Enduring Values in a Changing World
Bates is rightly celebrated as one of the first U.S. colleges to offer a true equal-opportunity education, one for all students regardless of gender, race, religion or socio-economic status. Bates is now famous for its academic rigor, its powerful and open community and its strong tradition of service. But where did these remarkably enduring values come from?
To answer this question, we turned to Professor Emeritus of History James S. Leamon, who has experienced Bates as a student, as an alumnus with the Class of 1955 and as a faculty member appointed in 1964. After spending a few summer weeks examining Bates early history, he offered these thoughts.
During the night of Sept. 22, 1854, the Rev. Oren B. Cheney made a decision. As a deeply religious man, he called it a vision, and this vision would transform his life and the lives of thousands of others. Cheney was convinced that he should resign his Freewill Baptist pastorate in Augusta, Maine, and dedicate his life to founding a new educational institution.
Cheney imagined a radically new type of school, an idea that came after hearing the shocking news that Maine’s only Freewill Baptist school, in the southwestern town of Parsonsfield, had burned to the ground. Not only had Cheney attended that school as a boy, but, upon graduating from Dartmouth College, he had returned there to teach and to serve as principal.
Parsonsfield was a seminary, a 19th-century term signifying a private school offering a high school education, in this case under the auspices of the Freewill Baptist denomination. The school welcomed boys and girls, and the most promising boys were “fitted” for college. The loss of Parsonsfield inspired Cheney not merely to build a replacement, but to establish a different school, as he later described it, one of “a high order or grade somewhere between a College and an Academy,” and to do so in a conveniently central location in Maine.
A former Maine legislator, Cheney used persistence and political skill to secure from the state Legislature a charter for the Maine State Seminary, on March 16, 1855, along with an appropriation of $15,000. To attract the new school to their growing industrial town, Lewiston’s political and business leaders provided land and additional funds.
But for Cheney this was only the first step. There is good reason to suspect that Cheney’s original vision extended far beyond a mere seminary, for within 10 years he had transformed the Maine State Seminary into a four-year college. An experienced educator and politician, Cheney realized that had he proposed a college in 1855, opposition would have arisen from competing educational institutions and religious denominations. The financial obstacles, too, would have been doubly challenging.
Instead, he moved toward his goal incrementally: the Maine State Seminary first, the addition of a “collegiate department” in 1862 and, finally, a new charter on Jan. 19, 1864, turning the seminary into Bates College, named to honor its chief benefactor, Benjamin E. Bates, a Boston and Lewiston industrialist.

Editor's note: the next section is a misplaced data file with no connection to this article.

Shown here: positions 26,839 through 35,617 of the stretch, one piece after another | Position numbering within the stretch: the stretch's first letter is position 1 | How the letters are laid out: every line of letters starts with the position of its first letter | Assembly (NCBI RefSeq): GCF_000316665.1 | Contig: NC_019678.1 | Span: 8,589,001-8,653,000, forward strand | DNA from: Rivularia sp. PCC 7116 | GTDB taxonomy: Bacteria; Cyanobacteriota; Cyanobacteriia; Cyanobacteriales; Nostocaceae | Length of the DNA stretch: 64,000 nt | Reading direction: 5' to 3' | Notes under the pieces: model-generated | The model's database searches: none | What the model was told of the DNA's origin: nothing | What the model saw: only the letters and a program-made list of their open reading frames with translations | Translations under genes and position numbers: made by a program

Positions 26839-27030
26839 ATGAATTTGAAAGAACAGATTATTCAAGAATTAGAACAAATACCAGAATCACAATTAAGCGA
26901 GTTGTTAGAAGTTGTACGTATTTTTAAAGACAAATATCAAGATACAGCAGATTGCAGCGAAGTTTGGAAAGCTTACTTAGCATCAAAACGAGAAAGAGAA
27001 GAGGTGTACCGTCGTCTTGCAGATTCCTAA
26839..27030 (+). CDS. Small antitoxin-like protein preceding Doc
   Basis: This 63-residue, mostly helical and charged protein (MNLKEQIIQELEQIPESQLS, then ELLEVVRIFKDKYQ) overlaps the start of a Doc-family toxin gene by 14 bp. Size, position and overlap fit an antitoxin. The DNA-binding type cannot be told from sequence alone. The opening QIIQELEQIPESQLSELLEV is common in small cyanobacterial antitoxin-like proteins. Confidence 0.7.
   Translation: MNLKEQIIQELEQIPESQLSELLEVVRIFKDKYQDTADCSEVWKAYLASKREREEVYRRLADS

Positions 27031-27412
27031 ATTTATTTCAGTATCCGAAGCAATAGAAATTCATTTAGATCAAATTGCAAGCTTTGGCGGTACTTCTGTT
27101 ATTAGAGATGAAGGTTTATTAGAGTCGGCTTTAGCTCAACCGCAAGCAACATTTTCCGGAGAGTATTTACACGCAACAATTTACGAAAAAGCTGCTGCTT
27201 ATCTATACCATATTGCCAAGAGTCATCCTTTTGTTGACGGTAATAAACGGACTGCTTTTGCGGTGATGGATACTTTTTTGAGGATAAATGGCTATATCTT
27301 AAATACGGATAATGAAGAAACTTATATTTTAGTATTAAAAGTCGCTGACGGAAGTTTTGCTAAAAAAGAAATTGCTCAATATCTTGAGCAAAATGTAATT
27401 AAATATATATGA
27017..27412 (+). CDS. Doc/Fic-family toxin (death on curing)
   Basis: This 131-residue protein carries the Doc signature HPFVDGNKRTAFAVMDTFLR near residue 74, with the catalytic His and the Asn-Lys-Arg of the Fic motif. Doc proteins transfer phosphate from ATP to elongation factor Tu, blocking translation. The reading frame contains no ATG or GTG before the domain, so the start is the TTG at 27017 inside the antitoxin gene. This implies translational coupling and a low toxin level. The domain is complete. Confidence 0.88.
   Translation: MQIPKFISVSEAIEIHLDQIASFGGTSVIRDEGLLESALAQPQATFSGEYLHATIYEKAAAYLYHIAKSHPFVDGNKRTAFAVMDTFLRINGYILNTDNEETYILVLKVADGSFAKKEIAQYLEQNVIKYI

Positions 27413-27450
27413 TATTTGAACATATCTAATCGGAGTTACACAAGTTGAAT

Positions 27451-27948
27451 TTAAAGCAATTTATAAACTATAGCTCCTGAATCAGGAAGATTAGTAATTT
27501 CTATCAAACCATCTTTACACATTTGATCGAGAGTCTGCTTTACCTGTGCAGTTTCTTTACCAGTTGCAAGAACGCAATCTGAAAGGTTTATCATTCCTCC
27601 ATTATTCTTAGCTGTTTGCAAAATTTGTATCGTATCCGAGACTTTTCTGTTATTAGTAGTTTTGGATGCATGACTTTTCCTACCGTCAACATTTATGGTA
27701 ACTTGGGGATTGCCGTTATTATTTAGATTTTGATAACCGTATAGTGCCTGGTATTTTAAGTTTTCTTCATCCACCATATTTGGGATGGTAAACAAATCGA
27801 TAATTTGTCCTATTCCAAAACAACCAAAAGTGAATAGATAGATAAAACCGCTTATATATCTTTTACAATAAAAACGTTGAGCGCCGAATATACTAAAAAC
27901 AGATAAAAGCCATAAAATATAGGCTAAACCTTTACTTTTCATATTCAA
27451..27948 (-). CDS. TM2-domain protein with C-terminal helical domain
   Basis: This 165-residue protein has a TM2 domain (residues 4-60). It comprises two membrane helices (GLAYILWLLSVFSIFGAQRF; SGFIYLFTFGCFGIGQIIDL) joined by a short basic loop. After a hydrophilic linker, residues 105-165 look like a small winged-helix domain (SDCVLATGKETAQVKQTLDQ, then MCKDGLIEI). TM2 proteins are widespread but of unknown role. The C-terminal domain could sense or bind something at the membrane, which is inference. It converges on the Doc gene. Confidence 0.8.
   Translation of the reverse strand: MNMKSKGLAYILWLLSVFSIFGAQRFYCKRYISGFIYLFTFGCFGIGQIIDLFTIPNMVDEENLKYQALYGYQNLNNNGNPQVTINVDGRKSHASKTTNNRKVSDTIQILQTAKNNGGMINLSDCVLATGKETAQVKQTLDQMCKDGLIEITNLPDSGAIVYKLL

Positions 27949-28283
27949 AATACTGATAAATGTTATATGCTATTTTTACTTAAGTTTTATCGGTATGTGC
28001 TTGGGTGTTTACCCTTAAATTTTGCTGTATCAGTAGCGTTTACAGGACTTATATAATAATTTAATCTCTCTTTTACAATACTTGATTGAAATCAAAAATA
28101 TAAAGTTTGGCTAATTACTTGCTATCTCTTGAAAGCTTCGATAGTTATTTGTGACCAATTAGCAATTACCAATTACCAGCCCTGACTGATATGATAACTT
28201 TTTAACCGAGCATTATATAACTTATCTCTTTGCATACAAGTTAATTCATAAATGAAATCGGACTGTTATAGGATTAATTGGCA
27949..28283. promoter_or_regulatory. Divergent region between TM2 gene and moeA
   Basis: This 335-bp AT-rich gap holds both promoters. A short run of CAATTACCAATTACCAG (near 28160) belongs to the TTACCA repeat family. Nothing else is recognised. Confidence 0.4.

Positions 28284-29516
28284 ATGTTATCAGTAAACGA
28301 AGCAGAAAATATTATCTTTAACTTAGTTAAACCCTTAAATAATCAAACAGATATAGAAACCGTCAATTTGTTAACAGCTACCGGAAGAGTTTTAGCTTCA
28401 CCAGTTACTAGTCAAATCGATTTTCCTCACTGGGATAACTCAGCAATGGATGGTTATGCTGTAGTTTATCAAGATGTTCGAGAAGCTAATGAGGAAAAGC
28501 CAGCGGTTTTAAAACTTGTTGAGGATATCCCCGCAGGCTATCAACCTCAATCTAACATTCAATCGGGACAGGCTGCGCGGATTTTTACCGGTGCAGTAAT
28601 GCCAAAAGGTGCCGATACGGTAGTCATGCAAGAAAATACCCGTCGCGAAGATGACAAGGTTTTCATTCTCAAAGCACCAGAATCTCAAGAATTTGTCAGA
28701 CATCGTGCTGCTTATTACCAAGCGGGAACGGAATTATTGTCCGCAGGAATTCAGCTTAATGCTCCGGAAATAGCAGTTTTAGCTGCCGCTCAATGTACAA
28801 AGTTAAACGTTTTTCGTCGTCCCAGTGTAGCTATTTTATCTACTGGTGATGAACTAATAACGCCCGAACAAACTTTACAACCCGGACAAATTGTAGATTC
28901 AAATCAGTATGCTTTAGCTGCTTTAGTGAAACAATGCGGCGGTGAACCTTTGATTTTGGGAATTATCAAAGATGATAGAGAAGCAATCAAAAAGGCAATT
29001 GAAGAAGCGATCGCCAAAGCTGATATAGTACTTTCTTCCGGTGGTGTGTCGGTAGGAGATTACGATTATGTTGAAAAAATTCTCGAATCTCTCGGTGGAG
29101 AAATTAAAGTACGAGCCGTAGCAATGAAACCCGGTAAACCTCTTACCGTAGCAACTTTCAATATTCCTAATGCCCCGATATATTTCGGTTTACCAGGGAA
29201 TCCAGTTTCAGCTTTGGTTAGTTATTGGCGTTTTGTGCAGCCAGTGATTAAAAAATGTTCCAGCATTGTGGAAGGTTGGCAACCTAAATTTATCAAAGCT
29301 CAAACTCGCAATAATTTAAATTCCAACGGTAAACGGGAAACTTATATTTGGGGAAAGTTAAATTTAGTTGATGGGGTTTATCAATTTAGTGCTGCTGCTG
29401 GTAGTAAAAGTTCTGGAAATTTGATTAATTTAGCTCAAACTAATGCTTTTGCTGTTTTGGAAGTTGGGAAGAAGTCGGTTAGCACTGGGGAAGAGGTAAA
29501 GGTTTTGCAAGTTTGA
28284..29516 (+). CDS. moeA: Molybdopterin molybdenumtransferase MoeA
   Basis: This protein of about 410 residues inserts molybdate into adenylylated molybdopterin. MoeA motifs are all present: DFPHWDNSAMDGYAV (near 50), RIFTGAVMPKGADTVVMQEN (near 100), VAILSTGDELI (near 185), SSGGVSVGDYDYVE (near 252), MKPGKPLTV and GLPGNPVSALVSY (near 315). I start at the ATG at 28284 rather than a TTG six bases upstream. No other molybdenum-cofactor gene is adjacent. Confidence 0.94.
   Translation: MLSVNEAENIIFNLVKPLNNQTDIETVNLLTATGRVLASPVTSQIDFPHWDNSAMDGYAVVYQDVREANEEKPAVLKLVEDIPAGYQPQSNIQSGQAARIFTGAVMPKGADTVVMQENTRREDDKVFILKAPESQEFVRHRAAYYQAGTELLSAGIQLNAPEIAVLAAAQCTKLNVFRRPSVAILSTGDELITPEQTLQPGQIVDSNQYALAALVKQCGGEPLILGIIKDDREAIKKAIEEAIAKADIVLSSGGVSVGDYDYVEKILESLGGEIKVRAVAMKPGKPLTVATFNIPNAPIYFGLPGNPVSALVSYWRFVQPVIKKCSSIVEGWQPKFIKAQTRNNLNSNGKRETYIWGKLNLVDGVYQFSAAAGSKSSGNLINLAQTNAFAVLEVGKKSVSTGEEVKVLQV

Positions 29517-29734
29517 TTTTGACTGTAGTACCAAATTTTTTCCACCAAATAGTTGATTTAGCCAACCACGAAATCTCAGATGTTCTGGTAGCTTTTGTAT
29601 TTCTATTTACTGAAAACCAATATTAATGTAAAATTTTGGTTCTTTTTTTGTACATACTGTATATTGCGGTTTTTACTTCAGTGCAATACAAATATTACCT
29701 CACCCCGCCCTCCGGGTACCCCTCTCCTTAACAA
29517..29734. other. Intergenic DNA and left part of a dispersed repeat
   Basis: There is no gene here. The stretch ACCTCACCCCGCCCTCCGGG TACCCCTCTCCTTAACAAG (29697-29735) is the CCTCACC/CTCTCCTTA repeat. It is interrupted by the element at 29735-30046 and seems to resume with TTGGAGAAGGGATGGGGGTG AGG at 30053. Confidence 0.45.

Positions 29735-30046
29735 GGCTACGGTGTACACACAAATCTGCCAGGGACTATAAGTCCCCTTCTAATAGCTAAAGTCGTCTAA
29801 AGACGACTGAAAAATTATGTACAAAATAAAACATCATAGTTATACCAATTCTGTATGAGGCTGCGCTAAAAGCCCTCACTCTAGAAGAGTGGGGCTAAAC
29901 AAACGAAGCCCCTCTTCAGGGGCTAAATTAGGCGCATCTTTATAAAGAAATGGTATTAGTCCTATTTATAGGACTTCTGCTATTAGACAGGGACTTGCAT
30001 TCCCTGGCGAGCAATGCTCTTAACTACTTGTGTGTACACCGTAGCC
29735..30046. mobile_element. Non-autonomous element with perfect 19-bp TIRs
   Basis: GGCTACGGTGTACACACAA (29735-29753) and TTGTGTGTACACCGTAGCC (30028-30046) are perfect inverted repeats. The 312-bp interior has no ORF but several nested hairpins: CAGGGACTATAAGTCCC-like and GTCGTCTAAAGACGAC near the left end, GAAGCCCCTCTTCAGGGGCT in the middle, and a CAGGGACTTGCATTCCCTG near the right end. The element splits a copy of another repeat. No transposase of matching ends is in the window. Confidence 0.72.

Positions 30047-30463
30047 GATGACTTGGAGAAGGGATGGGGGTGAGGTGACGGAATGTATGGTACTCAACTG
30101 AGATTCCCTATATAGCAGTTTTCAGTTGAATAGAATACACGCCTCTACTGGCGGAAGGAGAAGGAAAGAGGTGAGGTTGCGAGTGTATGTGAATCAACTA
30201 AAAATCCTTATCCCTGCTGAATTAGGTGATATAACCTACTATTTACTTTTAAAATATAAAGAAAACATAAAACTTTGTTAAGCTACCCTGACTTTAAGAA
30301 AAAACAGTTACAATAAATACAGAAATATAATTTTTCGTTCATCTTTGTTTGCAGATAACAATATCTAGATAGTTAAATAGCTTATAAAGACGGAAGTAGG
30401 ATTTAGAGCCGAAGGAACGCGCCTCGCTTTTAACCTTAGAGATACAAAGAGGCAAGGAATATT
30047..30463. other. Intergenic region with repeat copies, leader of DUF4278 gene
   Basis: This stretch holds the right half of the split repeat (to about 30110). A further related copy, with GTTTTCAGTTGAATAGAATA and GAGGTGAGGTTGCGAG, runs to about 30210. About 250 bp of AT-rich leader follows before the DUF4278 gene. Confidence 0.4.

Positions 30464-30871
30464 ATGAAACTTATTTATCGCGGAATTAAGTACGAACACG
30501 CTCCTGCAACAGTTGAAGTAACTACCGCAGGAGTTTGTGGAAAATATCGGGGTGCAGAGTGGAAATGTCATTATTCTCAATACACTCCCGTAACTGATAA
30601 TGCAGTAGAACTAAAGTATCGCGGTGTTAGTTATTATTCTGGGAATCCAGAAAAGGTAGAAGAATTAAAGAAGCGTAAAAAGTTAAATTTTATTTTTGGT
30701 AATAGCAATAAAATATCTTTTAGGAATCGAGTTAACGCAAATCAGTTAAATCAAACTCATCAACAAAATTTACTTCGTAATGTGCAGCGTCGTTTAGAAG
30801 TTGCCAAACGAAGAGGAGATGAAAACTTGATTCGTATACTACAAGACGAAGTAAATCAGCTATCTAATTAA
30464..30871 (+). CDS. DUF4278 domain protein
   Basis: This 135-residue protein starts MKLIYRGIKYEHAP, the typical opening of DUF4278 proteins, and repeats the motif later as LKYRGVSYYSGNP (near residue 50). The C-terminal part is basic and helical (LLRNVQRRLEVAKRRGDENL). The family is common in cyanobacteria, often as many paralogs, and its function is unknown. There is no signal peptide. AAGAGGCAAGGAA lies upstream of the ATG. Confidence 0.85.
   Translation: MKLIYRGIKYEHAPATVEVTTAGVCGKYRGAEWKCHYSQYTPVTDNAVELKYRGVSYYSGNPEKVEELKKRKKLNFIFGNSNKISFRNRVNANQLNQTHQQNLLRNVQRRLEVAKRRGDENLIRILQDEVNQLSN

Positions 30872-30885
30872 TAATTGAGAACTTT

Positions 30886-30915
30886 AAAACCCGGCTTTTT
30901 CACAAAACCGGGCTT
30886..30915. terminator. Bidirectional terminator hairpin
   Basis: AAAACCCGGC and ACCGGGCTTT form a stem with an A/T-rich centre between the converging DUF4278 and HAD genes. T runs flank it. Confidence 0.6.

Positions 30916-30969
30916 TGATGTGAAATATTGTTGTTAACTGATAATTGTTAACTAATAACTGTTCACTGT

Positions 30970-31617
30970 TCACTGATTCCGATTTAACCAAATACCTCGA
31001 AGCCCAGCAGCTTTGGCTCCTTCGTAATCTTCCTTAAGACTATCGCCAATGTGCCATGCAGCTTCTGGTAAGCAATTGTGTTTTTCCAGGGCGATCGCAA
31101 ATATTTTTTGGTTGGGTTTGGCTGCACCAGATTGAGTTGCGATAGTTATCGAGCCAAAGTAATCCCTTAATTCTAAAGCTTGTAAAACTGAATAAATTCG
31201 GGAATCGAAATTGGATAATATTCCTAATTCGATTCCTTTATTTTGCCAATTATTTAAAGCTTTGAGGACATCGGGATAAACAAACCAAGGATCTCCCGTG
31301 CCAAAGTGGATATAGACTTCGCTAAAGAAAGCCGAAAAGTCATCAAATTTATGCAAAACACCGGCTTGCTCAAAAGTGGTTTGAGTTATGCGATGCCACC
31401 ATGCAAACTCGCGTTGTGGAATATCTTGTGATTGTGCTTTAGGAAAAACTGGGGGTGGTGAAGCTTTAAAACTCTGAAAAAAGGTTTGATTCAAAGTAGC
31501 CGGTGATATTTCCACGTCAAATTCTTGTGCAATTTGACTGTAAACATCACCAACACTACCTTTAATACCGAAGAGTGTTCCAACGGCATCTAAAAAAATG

Bates College was born from the fusion of two powerful reformist movements that gave it a distinctive character and purpose. The religious excitement of the 18th century, called the Great Awakening, eventually merged with the intense reform impulses of the mid-19th century. Out of the Great Awakening arose a host of religious sects and splinter groups, including Freewill Baptists, all with the goal of seeking spiritual satisfaction outside the more traditional denominations. As the name implies, Freewill Baptists emphasized the freedom of any individual, regardless of class, gender or race, to accept God’s gift of salvation through one’s own personal decision — one’s own “free will.”
The practical application of these religious convictions led Freewill Baptists to emphasize the spiritual and intellectual equality of men and women and aggressively to oppose the institution of slavery – to the point of excluding from membership those who owned slaves. Freewill Baptist beliefs readily merged with the turbulent reformist surge sweeping through the Northeast in the decade before the Civil War. William Lloyd Garrison and John Brown personified the abolitionist crusade, while Catherine Beecher, Emma Willard and Mary Lyon, among others, gave voice to the women’s rights movement.
The reformist enthusiasms of the mid-19th century, sanctified by Freewill Baptist principles, deeply affected Cheney. He fiercely advanced the cause of temperance, viewing alcohol as a destroyer of one’s free will. But the cause of abolition aroused his greatest passion. In the Freewill newspaper The Morning Star of Oct. 5, 1853, he wrote about slavery: “We hate it – we abhor it, we loath it – we detest and despise it as a great sin against God, and an awful crime against man.” As did his father, Cheney participated in the Underground Railroad, openly entertained in his home notable black leaders such as Frederick Douglass and Sojourner Truth, and enjoyed the personal friendship of one of the most ardent opponents of slavery in the U.S. Senate, Charles Sumner of Massachusetts.
Most colleges established in the 18th and 19th centuries reflected the principles of their religiously affiliated founders, and Cheney’s college was no different. Education, he believed, could leverage the power of one’s free will and personal freedom. From the outset, Bates would be open to all, and its charter was bold for what it did not include: any restriction on enrollment by race, gender or religious denomination.